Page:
The heart of the concept for the Lighthouse is the ambition to create homes where the innovative environmental systems and construction
methods do not compromise the quality of the occupants’ life but add to it – creating adaptable, flexible spaces that are designed for sustainable modern living. The prototype is a 93m², two-and-a-half-storey, two bedroom house. It has been designed in line with Lifetime Homes and Housing Quality indicators.
The structure of the Lighthouse is a simple barnlike form, derived from a 40 degree roof accommodating a PV array. The sweeping roof envelops the central space – a generous, open-plan, top-lit, double height living area, with the sleeping accommodation at ground level. The living space uses a timber portal structure so floors can be slotted between the frames or left open as required. At ground level a timber frame structural layout carries the vertical loads of the open-plan
frames above and provides stability to the load bearing shear walls.
Stability is achieved through the moment connections at first floor and ceiling level. It is constructed using Kingspan Off-Site’s TEK Building System – a high performance SIPS (structurally insulated panel based system).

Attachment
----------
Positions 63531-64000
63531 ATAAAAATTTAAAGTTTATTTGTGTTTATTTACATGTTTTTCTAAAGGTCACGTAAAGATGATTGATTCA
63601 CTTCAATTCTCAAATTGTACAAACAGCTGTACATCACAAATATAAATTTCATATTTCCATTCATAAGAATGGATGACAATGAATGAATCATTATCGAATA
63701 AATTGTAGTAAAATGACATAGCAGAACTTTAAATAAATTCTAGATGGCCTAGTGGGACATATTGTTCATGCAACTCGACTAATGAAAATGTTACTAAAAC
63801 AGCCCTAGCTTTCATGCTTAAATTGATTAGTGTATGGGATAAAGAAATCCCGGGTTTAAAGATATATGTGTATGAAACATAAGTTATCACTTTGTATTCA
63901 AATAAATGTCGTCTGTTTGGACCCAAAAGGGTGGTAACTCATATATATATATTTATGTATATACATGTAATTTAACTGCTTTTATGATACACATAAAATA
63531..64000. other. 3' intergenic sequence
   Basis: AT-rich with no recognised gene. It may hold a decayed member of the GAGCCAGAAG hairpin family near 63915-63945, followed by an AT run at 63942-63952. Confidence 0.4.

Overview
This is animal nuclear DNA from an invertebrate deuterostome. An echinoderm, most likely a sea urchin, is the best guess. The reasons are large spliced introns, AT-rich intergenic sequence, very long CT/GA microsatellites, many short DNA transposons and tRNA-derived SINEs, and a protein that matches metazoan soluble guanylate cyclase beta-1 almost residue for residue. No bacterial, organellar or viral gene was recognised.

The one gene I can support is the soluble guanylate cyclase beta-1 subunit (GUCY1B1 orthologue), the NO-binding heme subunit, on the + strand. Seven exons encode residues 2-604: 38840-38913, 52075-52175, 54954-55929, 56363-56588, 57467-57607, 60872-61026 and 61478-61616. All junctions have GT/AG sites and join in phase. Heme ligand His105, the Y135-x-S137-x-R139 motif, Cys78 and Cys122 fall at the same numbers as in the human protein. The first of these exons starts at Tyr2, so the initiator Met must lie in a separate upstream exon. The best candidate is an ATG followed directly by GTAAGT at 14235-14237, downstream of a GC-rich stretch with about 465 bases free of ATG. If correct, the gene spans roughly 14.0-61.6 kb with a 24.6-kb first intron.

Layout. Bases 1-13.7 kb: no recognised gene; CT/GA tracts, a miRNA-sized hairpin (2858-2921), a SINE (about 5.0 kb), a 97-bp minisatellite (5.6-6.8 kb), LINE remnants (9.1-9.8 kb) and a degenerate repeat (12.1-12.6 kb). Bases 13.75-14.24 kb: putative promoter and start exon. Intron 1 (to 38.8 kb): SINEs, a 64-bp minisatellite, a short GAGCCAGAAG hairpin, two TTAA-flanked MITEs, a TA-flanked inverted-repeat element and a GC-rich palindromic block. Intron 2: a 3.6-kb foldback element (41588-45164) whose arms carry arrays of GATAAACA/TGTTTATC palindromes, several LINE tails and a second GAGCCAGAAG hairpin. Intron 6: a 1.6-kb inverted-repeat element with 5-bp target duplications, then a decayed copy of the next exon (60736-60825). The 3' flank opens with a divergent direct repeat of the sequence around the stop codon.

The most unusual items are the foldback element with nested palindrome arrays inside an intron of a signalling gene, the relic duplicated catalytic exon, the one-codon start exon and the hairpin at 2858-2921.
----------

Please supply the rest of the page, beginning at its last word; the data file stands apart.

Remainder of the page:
To achieve Level 6 there is a mandatory heat loss parameter which demands high U-values for the building fabric. As a result, the ratio of
glazing to wall in the Lighthouse is 18%, as opposed to 25-30% in traditional houses. This drove the decision to locate the living space on the first floor, enabling us to maximise daylight and volume, with a top-lit, double-height living space. Phase changing material in the ceiling absorbs the room heat by changing from solid to liquid within
microscopic capsules embedded in the board. This process is reversed when the room is cooled with the night air, working with the passive system of the wind catcher.